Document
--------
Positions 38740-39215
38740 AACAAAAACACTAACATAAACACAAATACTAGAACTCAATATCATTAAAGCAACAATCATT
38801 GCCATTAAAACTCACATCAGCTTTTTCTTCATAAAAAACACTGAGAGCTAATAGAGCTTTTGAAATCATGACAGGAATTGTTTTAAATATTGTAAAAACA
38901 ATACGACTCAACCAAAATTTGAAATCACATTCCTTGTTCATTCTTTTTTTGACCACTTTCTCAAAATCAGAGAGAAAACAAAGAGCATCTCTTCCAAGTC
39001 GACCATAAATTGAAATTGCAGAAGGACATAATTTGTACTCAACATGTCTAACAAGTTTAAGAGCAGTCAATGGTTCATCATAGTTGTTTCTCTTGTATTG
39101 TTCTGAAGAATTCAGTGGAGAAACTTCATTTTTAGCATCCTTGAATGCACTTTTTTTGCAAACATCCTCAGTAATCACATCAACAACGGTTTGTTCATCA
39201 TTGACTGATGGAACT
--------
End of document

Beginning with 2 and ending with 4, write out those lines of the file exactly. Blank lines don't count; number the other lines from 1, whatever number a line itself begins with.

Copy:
38740 AACAAAAACACTAACATAAACACAAATACTAGAACTCAATATCATTAAAGCAACAATCATT
38801 GCCATTAAAACTCACATCAGCTTTTTCTTCATAAAAAACACTGAGAGCTAATAGAGCTTTTGAAATCATGACAGGAATTGTTTTAAATATTGTAAAAACA
38901 ATACGACTCAACCAAAATTTGAAATCACATTCCTTGTTCATTCTTTTTTTGACCACTTTCTCAAAATCAGAGAGAAAACAAAGAGCATCTCTTCCAAGTC